Following his initial success in Michigan, Polk began producing other directories. His first city directory, was compiled for Evansville, Indiana. It included 375 pages of names and addresses, a listing of post offices, and a miscellaneous section giving information about courts, stage lines, steamboat companies, and other organizations. A Detroit city directory was published in 1874. Other early directories covered cities in Indiana, Michigan, Ohio, Minnesota, Montana, Oregon, Wisconsin, Washington, Iowa as well as the Canadian province of Ontario. By 1888 Polk’s reputation as a national provider of directories was well established; at that time the company was producing gazetteers for 29 states.
Polk’s expansion continued through the turn of the century with the addition of directories for cities in geographically diverse locations. The company also began publishing directories for special fields such as medicine, architecture, grain, and real estate. In 1913 Polk moved into new headquarters—a two-story building located at 431 Howard Street in Detroit. As the company grew, however, so did the building: a third story was added to make room for Polk’s printing division, and later its size was increased by six more floors.
In 1916 Polk published its first bank directory, which had been purchased from Anthony Stumpf Publishing Company in New York City. The Bankers Encyclopedia, renamed Polk’s Bankers Encyclopedia underwent subsequent renovations and emerged as Polk’s Bank Directory, a standard reference in the banking industry.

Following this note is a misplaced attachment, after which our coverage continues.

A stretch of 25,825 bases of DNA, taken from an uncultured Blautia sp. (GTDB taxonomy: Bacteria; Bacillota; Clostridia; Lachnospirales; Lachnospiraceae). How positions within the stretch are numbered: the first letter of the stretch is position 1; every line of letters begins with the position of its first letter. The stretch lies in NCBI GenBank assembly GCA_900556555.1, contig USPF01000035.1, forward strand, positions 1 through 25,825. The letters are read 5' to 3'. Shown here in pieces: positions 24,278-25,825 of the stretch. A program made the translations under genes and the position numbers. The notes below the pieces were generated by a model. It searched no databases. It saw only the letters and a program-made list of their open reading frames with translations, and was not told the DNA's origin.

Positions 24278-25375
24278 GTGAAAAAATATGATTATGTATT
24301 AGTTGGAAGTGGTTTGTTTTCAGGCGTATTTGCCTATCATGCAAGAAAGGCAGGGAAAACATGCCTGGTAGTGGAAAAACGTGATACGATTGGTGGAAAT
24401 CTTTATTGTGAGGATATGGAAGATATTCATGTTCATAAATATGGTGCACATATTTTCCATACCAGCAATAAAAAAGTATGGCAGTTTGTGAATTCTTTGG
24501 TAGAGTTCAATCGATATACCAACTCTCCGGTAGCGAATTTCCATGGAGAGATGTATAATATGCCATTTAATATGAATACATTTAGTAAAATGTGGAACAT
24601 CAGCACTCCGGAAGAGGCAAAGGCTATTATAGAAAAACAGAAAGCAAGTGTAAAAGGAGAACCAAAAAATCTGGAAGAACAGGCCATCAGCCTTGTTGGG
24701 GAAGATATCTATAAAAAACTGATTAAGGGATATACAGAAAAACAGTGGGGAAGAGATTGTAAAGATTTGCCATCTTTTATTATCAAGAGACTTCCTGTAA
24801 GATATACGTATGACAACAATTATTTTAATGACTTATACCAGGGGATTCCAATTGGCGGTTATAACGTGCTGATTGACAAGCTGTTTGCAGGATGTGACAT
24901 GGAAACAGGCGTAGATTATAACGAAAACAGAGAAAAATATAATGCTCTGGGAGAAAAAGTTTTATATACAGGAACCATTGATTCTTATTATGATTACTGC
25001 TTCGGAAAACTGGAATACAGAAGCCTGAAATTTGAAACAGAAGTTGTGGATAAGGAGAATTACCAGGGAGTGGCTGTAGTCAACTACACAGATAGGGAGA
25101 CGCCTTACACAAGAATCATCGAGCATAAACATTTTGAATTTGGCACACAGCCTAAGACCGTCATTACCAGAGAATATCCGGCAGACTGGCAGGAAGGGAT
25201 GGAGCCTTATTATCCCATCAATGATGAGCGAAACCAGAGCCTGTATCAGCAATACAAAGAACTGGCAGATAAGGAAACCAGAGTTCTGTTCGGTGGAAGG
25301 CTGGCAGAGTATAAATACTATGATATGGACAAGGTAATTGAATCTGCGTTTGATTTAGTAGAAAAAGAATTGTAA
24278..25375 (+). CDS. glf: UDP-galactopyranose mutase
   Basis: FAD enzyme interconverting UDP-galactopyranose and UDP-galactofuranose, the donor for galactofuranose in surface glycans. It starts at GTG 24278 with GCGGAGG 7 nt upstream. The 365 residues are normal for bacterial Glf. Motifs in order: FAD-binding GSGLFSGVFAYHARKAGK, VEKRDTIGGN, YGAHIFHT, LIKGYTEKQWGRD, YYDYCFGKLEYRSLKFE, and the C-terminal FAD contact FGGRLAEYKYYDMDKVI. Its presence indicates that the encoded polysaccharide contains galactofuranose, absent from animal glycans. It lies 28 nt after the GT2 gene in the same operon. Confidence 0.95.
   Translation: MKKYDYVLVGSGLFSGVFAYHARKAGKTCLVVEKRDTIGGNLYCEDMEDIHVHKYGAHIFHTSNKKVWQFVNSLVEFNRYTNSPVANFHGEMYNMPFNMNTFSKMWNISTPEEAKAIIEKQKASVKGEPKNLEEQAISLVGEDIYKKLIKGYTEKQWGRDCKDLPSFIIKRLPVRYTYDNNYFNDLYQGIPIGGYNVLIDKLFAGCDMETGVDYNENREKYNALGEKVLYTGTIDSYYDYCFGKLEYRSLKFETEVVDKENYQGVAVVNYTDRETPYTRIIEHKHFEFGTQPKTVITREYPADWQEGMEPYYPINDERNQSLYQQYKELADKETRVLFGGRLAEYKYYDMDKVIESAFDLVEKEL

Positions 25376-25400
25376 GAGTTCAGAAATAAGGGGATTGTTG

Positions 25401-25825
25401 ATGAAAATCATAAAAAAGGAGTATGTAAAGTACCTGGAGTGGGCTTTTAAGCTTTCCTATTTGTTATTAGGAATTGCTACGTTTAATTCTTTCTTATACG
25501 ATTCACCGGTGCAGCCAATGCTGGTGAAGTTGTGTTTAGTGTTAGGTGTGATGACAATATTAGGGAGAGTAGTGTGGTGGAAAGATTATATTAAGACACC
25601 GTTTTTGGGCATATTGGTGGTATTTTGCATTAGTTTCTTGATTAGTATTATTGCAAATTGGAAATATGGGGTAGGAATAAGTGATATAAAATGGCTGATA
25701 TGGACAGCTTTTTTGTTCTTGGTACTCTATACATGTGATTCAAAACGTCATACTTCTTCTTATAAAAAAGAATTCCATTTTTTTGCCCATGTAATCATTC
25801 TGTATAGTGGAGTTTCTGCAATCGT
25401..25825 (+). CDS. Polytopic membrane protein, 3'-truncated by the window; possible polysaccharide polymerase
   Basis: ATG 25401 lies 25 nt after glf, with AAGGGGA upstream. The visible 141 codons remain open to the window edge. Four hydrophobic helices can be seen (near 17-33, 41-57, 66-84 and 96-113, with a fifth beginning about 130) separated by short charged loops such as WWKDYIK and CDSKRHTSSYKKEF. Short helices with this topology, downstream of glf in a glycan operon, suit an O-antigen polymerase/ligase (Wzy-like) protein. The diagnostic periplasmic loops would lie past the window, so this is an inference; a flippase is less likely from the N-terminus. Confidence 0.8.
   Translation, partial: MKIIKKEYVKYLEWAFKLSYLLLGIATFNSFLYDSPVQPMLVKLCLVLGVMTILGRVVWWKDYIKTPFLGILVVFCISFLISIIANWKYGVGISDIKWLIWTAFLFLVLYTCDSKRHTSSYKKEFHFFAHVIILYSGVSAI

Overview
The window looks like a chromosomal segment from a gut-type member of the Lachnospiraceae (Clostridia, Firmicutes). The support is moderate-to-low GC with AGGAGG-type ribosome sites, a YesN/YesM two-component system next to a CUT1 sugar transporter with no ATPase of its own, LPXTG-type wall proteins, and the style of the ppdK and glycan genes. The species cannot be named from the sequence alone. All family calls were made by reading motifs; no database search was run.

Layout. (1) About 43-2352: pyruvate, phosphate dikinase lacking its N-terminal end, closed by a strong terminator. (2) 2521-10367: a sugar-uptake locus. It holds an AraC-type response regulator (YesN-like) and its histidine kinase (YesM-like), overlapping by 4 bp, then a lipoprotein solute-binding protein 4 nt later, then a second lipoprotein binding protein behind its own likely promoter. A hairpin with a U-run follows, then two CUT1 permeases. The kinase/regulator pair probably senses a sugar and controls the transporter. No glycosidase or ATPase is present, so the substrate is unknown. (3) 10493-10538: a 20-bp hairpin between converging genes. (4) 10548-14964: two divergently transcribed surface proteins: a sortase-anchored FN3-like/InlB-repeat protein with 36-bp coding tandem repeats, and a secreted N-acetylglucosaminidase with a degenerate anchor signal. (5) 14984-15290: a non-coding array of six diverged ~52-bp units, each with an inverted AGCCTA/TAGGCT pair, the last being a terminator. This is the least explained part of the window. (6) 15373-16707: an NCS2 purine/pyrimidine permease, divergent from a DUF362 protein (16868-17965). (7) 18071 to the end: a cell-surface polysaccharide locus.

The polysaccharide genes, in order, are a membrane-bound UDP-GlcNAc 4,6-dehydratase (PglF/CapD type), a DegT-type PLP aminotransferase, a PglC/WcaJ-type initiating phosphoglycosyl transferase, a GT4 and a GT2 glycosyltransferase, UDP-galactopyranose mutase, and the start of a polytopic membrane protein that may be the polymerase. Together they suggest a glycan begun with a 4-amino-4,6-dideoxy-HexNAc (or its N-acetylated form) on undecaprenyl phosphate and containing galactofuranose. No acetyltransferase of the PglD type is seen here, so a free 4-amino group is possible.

The company’s involvement with automotive statistics began in 1920 with the compilation of data from motor vehicle records in Michigan. The following year, Polk began collecting registration data in other states. In 1922, at the request of General Motors Corp., Polk began generating car registration reports; new truck registrations were first reported in 1926. Initially, data for all states was not listed, but by 1927 all of the 48 states and the District of Columbia were represented, and car model and make was added in 1928. Polk’s reports were an important tool for car manufacturers because they provided unbiased statistical information with which to make marketing and production decisions.